Just like many things in life, no one takes a single drink and suddenly has an alcohol use disorder. Alcohol consumption is a normalized part of socializing, especially in instances like weddings, sports bars, or as a way to enjoy an evening with your friends. At what point does this consumption transition into “alcoholism”? While there are studies that show some substance use, like alcoholism, can have hereditary ties, this doesn’t mean that these people can’t enjoy a drink or two every once in a while. When it comes to the stages of alcoholism, it builds over time.
We understand the importance of education at SUN Behavioral Health. Having access to informative resources regarding substance use of any kind can help people make informed decisions about their health. Today we’re going to be breaking down how someone might go from having a few drinks to being classified as someone with an alcohol use disorder.
The progression from alcohol consumption to an alcohol use disorder can be broken down into four steps. Let’s go through them together.
The first drink someone partakes in doesn’t always lead to alcoholism in the long run, however as with any journey there’s always a first step. About 9% of youth in Ohio admit to having participated in alcohol use within the past month.
While not everyone who is managing an alcohol use disorder starts drinking at a young age, studies show that there is a correlation between how young someone is when they have their first drink and a higher frequency of binge drinking and alcohol consumption later in life.
During the pre-alcoholic stage, people might start experimenting with what kind of drinks they prefer. This can lead to trying multiple kinds within one sitting, which contributes to binge drinking. After these levels of experimentation, if someone chooses to continue drinking on a more frequent basis, this leads to stage 2.
Once alcohol consumption becomes normalized in someone’s life, during times of high stress or during transitional phases in life, it might become a go-to choice for helping to “destress.” It can also become an option when people are experiencing loneliness or trying to manage other mental health disorders like depression or anxiety.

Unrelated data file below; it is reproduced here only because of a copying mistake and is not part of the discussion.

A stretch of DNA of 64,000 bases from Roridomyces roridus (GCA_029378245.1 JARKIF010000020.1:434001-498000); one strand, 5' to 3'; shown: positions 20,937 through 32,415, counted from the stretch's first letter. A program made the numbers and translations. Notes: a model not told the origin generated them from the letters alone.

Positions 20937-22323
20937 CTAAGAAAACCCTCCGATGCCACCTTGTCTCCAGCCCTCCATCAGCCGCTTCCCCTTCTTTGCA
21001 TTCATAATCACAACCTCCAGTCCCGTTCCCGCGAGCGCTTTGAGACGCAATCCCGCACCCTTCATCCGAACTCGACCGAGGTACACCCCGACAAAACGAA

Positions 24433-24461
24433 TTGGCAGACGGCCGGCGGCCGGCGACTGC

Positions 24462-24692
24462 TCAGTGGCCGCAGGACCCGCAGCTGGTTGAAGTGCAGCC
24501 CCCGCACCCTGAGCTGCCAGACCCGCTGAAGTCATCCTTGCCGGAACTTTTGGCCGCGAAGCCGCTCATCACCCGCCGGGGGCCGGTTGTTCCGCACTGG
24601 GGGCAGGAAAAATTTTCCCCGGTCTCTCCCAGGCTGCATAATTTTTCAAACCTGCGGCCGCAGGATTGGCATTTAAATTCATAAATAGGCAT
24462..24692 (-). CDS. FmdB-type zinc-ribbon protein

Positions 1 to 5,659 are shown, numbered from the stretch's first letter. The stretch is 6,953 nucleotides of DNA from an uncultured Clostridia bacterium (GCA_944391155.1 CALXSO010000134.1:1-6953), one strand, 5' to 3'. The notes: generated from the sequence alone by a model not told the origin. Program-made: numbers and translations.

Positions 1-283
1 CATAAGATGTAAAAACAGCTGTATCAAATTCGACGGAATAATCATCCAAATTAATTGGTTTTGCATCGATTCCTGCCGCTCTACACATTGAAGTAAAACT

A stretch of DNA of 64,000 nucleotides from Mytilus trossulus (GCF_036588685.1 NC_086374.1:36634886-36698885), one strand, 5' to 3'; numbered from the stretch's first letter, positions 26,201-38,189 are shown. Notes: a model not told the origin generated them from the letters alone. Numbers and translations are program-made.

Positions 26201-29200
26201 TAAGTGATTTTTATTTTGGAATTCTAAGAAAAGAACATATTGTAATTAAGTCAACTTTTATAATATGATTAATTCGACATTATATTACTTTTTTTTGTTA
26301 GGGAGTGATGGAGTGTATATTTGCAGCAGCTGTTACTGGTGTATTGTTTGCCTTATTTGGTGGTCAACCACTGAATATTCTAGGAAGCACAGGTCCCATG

Everyone’s journey down the road to continued alcohol consumption is different. It can vary based on life circumstances, culture, and even social groups. In this stage, people might start to slowly cut out some activities that they used to be interested in. This could be either them not choosing actions because they want to drink, or refraining from activities due to the after effects of drinking.
This stage is usually considered the peak, where many symptoms become more known. The symptoms a person is experiencing denote the “severity” in the eyes of the DSM. For example, those only noticing 2-3 symptoms might have a mild alcohol use disorder, while having 6 or more symptoms constitutes a “severe” case. Here are the symptoms you might start seeing in this stage:
At this point in the stage of alcoholism, the effects on a person’s physical and mental health start to increase drastically. It’s during this time that many people start to experience more social impacts from drinking, such as losing a job or relationship. They might also develop depression or anxiety as a result of regular alcohol use, or show a lack of interest in things regarding personal well-being like hygiene.